APPELLATE COURT OF ILLINOIS, FOURTH DISTRICT
544 N.E.2d 1169, 189 Ill. App. 3d 90, 136 Ill. Dec. 394 1989.IL.1551
Appeal from the Circuit Court of Sangamon County; the Hon. Richard J. Cadagin, Judge, presiding.
PRESIDING JUSTICE McCULLOUGH delivered the opinion of the court. SPITZ and GREEN, JJ., concur.
DECISION OF THE COURT DELIVERED BY THE HONORABLE JUDGE MCCULLOUGH
Topline Systems, Inc. (Topline), contracted to purchase three acres of land, a house, and a barn from Federal Land Bank (Bank). Closing was conditioned on plaintiffs Dan and Leona Whitten, officers and common shareholders of Topline, procuring an insurance policy for $70,000 on the property and the Bank obtaining clear title. The Whittens purchased homeowner's insurance from defendant effective September 15, 1986. Defendant knew plaintiffs did not own the property at that time. Topline was listed on the policy as an additional insured. Due to problems in obtaining clear title, the Bank postponed closing on numerous occasions. On January 19, 1987, prior to closing, fire destroyed the house. The Bank recovered from its insurer but defendant refused to pay plaintiffs, claiming they had no insurable interest. The Whittens sued for declaratory judgment. They later moved for summary judgment, which the Sangamon County circuit court granted. The court awarded plaintiffs $26,000. Defendant appeals the finding that plaintiffs had an insurable interest and the award of $26,000. Defendant also claims the lower court erred in allowing the Whittens to amend their complaint to add Topline as a plaintiff. Plaintiffs crossappeal, claiming they are entitled to $70,000, the policy amount.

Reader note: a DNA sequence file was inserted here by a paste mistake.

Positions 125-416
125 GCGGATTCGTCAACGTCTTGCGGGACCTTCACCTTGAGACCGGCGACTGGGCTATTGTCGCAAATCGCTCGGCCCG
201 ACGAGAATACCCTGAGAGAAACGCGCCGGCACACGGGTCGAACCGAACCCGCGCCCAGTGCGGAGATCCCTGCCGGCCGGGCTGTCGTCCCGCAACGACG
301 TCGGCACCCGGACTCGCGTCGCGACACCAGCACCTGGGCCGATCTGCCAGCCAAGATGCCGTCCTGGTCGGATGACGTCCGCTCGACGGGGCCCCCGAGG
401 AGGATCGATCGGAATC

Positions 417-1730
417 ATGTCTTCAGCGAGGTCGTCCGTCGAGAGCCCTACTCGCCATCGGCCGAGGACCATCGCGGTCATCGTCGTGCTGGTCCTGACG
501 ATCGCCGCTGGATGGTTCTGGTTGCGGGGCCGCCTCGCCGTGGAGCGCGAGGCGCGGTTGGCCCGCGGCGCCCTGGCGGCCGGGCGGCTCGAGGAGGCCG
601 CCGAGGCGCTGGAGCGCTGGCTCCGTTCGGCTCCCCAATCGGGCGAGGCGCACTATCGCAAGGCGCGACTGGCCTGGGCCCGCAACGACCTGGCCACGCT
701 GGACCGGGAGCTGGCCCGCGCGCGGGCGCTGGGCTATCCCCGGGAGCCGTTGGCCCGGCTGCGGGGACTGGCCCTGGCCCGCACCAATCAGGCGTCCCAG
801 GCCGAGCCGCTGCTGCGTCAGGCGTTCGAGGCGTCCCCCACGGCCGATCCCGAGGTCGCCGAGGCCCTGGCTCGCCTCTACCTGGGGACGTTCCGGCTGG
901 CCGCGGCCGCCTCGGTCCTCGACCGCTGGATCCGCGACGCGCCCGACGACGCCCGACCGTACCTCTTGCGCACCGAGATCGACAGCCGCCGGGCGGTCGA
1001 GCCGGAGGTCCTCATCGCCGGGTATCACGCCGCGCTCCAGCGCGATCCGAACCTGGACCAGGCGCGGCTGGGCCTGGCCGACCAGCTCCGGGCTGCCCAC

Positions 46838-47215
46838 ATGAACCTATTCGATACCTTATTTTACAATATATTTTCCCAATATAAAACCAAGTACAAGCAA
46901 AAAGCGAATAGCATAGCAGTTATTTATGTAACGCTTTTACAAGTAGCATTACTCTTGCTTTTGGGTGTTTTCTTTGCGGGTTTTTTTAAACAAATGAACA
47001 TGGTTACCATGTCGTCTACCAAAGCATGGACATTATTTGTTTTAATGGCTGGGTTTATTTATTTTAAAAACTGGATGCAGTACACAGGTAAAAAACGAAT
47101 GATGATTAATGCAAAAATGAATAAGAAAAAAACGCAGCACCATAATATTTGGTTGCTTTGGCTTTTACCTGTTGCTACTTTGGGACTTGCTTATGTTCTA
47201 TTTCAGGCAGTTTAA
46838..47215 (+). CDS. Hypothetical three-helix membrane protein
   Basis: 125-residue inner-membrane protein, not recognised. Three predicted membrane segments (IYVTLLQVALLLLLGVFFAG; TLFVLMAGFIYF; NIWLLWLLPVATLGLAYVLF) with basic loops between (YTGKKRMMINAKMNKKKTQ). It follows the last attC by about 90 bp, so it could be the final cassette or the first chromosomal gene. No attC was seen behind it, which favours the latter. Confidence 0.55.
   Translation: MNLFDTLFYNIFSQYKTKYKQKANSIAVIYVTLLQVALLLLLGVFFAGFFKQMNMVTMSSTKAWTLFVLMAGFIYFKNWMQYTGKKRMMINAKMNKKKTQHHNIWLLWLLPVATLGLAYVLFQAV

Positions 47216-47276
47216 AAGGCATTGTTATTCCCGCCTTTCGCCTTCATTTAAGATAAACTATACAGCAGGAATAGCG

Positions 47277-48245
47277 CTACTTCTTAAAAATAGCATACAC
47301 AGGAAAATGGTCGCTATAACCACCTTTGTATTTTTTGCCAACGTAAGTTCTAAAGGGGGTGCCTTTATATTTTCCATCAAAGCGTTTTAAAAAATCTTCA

The plaintiffs, Dan and Leona Whitten, began leasing the property in question from Kenneth Taft in July of 1984. They paid $450 per month rent and had renters' insurance on the property through defendant. Plaintiffs intended to use the property for residential and business purposes and purchased Topline Systems, Inc., an energy management firm, in January of 1985.
The plaintiffs moved the firm's physical assets to the leased property and stored equipment and parts in the barn. The company had an office in the home and stored computer equipment and sales information in the basement. The insurance policy issued by defendant covering Topline applied only to assets stored in the barn, not to equipment located in the house. That policy is not in issue here.
Taft, lessor of the property, went bankrupt in November of 1984 and the Bank foreclosed on the property. Plaintiffs continued renting the property for $450 per month under a lease with the Bank.
In November of 1985 plaintiffs began negotiating with the Bank to purchase the property. Topline entered a written contract with the Bank on November 28, 1985, to purchase the property for $67,500. Plaintiffs made a $1,500 down payment on that date. Plaintiffs had renewed their lease agreement with the Bank on November 1, 1985, for a six-month period (through April 30, 1986), the time believed necessary for closing. They also began making monthly payments toward the purchase price, in addition to monthly rent payments.
The Bank could not produce clear title by April 30, 1986. Plaintiffs and the Bank did not renew the lease and plaintiffs stopped paying rent on April 30. Plaintiffs and the Bank orally agreed the lease would continue in effect. The Bank did not require plaintiffs to pay rent but did require them to maintain the property.
The Bank continued to assure plaintiffs they would get clear title and set closing for September 21, 1986. In August or September of 1986, the Bank sent plaintiffs a letter requiring them to present a certificate of insurance on the property for a minimum of $70,000 as a condition of closing the transaction.